ISTANBUL – Tanil Kahiaian, a refugee from the Syrian city of Aleppo, said he is doing what he can for the others fleeing his country.
He, his wife and two children escaped the Syrian war almost a year ago, and since he has watched "tens of thousands" pour into neighbouring Turkey.
"It is so difficult for me to see this, their poverty. I am donating clothes from my work," Kahiaian told Catholic News Service Sept. 8.
Kahiaian said he considered himself among the fortunate refugees here, because he came with money, was being lodged by Istanbul's Armenian Orthodox community, and was able to quickly get a job with an Armenian clothing firm.
"But the people on the border have nothing," he said. "If there are (air) strikes on Syria, their numbers will be more."
More than two million Syrians have fled to neighbouring countries in search of security since the conflict began in 2011. About a million are reportedly children.
Turkey's government is providing basic needs and some education to an estimated 200,000 Syrians in 20 different humanitarian camps along its 880-km border with Syria.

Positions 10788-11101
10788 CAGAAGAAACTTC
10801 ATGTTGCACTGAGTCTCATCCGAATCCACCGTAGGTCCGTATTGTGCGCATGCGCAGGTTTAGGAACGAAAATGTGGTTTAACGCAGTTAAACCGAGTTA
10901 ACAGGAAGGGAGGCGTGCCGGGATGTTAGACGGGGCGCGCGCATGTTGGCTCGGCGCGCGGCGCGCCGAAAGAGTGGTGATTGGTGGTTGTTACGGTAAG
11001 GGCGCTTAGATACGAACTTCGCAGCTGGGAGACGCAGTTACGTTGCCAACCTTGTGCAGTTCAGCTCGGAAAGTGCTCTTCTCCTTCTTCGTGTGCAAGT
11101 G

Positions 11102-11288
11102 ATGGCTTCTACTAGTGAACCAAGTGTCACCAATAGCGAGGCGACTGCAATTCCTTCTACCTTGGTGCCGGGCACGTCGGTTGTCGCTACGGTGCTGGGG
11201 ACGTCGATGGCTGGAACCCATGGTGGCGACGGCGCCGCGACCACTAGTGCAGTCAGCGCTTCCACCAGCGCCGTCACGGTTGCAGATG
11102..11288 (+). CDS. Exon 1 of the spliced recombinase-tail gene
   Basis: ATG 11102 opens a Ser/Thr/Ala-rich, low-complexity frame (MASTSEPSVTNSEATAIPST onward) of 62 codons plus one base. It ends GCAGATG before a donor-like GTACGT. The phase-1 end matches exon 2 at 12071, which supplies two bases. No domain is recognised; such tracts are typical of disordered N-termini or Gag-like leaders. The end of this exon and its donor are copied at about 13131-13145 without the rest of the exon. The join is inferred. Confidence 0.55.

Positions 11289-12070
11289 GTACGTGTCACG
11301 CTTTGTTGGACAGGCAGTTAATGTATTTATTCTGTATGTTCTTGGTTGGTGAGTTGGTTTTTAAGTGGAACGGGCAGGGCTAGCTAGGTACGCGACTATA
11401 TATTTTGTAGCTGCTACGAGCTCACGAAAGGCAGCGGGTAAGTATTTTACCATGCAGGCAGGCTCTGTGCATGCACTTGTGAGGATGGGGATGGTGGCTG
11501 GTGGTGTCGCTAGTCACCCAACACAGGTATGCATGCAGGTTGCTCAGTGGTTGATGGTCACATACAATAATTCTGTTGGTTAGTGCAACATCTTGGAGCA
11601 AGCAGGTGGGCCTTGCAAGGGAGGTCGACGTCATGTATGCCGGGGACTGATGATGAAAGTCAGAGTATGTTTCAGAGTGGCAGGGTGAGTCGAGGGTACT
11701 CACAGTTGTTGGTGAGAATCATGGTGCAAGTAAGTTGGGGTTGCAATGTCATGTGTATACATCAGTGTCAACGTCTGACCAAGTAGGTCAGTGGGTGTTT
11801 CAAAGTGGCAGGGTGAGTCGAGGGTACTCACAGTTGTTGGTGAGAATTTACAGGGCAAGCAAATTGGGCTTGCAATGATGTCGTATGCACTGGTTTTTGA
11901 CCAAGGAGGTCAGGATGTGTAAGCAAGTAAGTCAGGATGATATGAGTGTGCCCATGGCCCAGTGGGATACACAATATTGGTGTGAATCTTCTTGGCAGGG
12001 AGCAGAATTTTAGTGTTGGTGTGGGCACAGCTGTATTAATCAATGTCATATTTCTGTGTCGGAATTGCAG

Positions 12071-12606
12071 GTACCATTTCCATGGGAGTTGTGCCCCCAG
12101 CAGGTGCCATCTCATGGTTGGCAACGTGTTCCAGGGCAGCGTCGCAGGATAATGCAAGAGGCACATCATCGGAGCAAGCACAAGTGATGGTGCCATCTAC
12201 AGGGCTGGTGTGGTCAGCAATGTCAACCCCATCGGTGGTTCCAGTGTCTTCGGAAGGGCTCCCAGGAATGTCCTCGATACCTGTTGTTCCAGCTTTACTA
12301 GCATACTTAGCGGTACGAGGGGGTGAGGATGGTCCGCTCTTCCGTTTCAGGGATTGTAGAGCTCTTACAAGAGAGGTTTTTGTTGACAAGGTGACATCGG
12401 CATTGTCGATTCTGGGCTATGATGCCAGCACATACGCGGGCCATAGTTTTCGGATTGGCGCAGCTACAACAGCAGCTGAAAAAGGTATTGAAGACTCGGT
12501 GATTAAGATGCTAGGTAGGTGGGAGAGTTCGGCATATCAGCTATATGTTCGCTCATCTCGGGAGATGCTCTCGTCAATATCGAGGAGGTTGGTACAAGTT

But as many as 260,000 other Syrians are living in other areas in Turkey, including Istanbul, where they often depend mostly on help from private aid groups.
"We are getting more and more (Syrians) by the day," said a Christian aid group official in Istanbul, who requested anonymity due to Turkish laws that officially forbid – but tolerate – religious institutions from performing humanitarian work in the country.
Those involved in refugee aid efforts in Turkey and elsewhere worried that any increase in the violence in Syria, including possible U.S.-led air strikes on the regime of Syrian President Bashar Assad, would send even more people fleeing.
In Jordan, where the UNHCR says 515,000 Syrians have sought shelter, Omar Abawi of the Catholic charity Caritas said that in the northern region of Mafraq alone, as many as 180 Syrian refugees were registering daily for aid.
"Many are pregnant or lactating women. In addition to helping with rent money, we are providing milk, diapers, fresh food, and water heaters needed for hot water to bathe the children," said Abawi.